A leading South African painter, Jean Welz was born in Salzburg in Austria and trained as an architect under Oskar Strnad and Josef Hoffmann in Vienna (1918-1921, 1922-1925 - a practical apprenticeship. He left for Paris at the time of the Paris Exhibition in 1925 and was employed in the office of Raymond Fischer where he designed an important minimal house in Passy, among other buildings. Through his friendship with Adolf Loos he was introduced to Le Corbusier, who remarked on Welz as 'un drole'. Welz worked as part of a circle which included LE CORBUSIER and designed, with LE CORBUSIER and Mallet Stevens, a group of three attached houses (Maison Cooke), all drawn on the same module but otherwise independent. With the depression Welz left Paris to look for work and, according to family history, met an architect on a journey between Paris, Vienna and Copenhagen - Welz's second wife was Danish - who told him about Australia, mentioning that Cape Town was worth visiting en route. The passage to South Africa was cheaper than to Australia and on the advice of his wife, Welz placed an advertisement in the Johannesburg newspaper, The Star. On his return to Hamburg he found seven replies to his request for work and set sail from Hamburg after a final visit to Paris.
Welz arrived in South Africa on 6 February 1937 on the Osumbara. From 1937 to 1938 he worked in Johannesburg, at first in the office of the Danish architect S GOTSZCHE. Welz had been given a letter of introduction to 'the architects at the University of the Witwatersrand' by LE CORBUSIER, the note reading 'be kind to my friend Jean Welz'. He took this with him to Professor PEARSE who had no work for him at the time and for a few months he continued to work in Gotzsche's office and that of COOK & COWEN. Pearse was finally able to offer him the work of the reconstruction of the foyer of the Great Hall of the University of the Witwatersrand which had recently been destroyed by fire. Welz redesigned the foyer using a module after the manner of LE CORBUSIER, allegedly among the first examples of the use of a module in South Africa, although it is useful to recall A Fraser LAWRIE's module used at his own house in Pretoria in about 1928. Welz's modular design for the problematic Great Hall aroused great interest among those at the University, who were keen students of modern European architecture and disciples of LE CORBUSIER.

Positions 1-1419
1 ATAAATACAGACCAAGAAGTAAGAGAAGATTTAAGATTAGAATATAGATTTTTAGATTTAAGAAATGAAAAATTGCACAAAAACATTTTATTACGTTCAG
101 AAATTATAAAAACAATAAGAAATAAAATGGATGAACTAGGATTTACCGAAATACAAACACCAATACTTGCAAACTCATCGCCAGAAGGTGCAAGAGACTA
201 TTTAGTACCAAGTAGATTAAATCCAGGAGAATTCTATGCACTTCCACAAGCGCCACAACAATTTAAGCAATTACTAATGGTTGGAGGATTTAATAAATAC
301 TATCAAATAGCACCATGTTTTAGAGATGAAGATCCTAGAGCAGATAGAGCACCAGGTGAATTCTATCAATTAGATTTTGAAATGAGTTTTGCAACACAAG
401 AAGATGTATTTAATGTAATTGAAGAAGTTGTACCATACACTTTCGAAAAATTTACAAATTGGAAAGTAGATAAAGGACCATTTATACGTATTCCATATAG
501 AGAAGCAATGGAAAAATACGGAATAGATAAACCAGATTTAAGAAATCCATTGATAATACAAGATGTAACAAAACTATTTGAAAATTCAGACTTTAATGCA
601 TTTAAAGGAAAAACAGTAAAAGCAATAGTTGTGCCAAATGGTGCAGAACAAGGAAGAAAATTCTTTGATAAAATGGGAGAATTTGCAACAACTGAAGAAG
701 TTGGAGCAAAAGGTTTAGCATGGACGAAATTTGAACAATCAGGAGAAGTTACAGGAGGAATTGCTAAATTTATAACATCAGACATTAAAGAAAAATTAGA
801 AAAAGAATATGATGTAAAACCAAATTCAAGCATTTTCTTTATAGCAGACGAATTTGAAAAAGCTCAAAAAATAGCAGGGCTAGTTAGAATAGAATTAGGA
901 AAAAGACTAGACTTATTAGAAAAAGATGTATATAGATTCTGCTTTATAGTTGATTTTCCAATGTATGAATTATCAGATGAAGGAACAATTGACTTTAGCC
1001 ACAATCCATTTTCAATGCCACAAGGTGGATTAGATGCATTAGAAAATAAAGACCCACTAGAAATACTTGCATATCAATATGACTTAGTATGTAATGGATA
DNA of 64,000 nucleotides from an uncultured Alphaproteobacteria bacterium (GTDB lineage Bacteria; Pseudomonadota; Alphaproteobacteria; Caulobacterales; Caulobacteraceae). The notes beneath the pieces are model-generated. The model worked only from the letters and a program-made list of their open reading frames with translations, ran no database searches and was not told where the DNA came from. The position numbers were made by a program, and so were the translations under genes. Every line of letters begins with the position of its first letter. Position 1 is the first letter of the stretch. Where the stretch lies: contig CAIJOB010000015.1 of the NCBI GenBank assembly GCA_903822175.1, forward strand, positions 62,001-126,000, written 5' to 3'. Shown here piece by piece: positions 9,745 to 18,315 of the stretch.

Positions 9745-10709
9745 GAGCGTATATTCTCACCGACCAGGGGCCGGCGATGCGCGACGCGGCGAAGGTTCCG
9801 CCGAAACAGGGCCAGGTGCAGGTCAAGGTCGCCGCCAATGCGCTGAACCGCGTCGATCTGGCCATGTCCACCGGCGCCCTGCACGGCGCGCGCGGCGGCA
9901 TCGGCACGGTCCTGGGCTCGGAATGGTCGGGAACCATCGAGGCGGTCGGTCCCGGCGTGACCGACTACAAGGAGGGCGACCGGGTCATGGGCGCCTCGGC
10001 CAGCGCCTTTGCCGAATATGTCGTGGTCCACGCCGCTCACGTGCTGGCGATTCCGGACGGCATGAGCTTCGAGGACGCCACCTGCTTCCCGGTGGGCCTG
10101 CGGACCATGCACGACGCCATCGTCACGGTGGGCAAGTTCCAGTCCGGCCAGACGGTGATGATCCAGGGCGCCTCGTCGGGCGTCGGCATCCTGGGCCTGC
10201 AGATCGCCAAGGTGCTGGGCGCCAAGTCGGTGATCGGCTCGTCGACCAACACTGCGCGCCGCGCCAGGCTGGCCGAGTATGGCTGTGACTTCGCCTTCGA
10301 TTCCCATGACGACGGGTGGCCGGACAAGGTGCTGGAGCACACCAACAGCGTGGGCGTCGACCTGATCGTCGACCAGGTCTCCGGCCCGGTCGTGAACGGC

Welz later assisted in the design of the Bernard Price Institute, now demolished, at the University of the Witwatersrand (1938), a building sponsored by the War Office in London. The team included F WILLIAMSON and COWIN & ELLIS with G CHALMERS and J FASSLER. According to Herbert (1975:297), Chalmers and Welz were engaged as draughtsmen on this scheme. In 1938 he was diagnosed as having a tubercular condition and the Karoo was recommended; he was in a sanatorium for several years. From 1938 Welz no longer practised architecture as a career. Having recovered his health he began to paint full-time and this became his career. He designed his own house in Worcester (5 Bosman St, Langerug) in 1950 as well as a little theatre at the Hugo Naudé Art Centre in the same town where he had become curator after the death of the artist and friend.
He died in Rondebosch, Cape Town.
In 1947 he was awarded the silver medal of the South African Academy [of Arts]
In 1950 he received the merit prize of the Tercentenary Foundation
In 1969 he was awarded the Medal of Honour of the Suid-Afrikaanse Akademie vir Wetenskap en Kuns
(Copeman 1985; Fransen 1981; Herbert 1975; Ons Kuns I; Martin Welz, Inger Welz 1985, 1987; Welz Papers, HSRC)
Publ:'Abstraction' SAAR Jul 1937:298
See also Jean Welz - South African Artist From Art History
All truncated references not fully cited in 'References' are those of Joanna Walker's original text and cited in full in the 'Bibliography' entry of the Lexicon.
Books citing WELZ
|Fransen, Hans & Cook, Mary Alexander. 1981. The Old Buildings of the Cape. Cape Town: Balkema. pp |
|Herbert, Gilbert. 1975. Martienssen & the international style: The modern movement in South African architecture. Cape Town - Rotterdam: AA Balkema. pp |
|Potgieter, DJ (Editor-in-chief). 1976. Standard Encyclopaedia of South Africa [SESA] Volume 12 Suppl/Index. Cape Town: Nasou. pp 141-142|
|SABC. sa [1959?]. Our Art. Pretoria: Lantern / SABC. pp 121-125|
|Verwey, EJ. 1995. New Dictionary of South African Biography. Volume 1. Pretoria: HSRC. pp 266-268|